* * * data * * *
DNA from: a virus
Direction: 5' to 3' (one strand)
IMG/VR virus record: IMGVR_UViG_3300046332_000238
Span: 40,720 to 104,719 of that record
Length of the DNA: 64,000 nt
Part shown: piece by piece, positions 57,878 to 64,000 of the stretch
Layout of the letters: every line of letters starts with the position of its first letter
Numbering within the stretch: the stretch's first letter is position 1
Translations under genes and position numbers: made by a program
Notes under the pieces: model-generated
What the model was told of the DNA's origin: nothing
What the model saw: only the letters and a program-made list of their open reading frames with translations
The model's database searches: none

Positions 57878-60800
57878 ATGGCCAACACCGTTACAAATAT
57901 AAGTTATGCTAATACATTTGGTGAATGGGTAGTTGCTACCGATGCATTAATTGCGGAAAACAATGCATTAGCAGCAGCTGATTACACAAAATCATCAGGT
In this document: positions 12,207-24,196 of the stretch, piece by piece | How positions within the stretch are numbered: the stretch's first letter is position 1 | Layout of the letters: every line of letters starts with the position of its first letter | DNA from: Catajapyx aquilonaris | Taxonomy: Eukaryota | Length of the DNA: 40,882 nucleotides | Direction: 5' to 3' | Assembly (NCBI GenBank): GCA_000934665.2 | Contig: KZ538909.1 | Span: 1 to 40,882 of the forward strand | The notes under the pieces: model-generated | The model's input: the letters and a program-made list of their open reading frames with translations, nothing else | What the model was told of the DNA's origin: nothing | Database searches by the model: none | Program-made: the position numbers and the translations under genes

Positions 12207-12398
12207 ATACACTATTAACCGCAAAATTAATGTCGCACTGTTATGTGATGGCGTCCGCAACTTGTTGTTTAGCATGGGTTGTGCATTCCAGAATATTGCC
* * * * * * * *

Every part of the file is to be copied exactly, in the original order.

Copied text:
DNA from: a virus
Direction: 5' to 3' (one strand)
IMG/VR virus record: IMGVR_UViG_3300046332_000238
Span: 40,720 to 104,719 of that record
Length of the DNA: 64,000 nt
Part shown: piece by piece, positions 57,878 to 64,000 of the stretch
Layout of the letters: every line of letters starts with the position of its first letter
Numbering within the stretch: the stretch's first letter is position 1
Translations under genes and position numbers: made by a program
Notes under the pieces: model-generated
What the model was told of the DNA's origin: nothing
What the model saw: only the letters and a program-made list of their open reading frames with translations
The model's database searches: none

Positions 57878-60800
57878 ATGGCCAACACCGTTACAAATAT
57901 AAGTTATGCTAATACATTTGGTGAATGGGTAGTTGCTACCGATGCATTAATTGCGGAAAACAATGCATTAGCAGCAGCTGATTACACAAAATCATCAGGT
In this document: positions 12,207-24,196 of the stretch, piece by piece | How positions within the stretch are numbered: the stretch's first letter is position 1 | Layout of the letters: every line of letters starts with the position of its first letter | DNA from: Catajapyx aquilonaris | Taxonomy: Eukaryota | Length of the DNA: 40,882 nucleotides | Direction: 5' to 3' | Assembly (NCBI GenBank): GCA_000934665.2 | Contig: KZ538909.1 | Span: 1 to 40,882 of the forward strand | The notes under the pieces: model-generated | The model's input: the letters and a program-made list of their open reading frames with translations, nothing else | What the model was told of the DNA's origin: nothing | Database searches by the model: none | Program-made: the position numbers and the translations under genes

Positions 12207-12398
12207 ATACACTATTAACCGCAAAATTAATGTCGCACTGTTATGTGATGGCGTCCGCAACTTGTTGTTTAGCATGGGTTGTGCATTCCAGAATATTGCC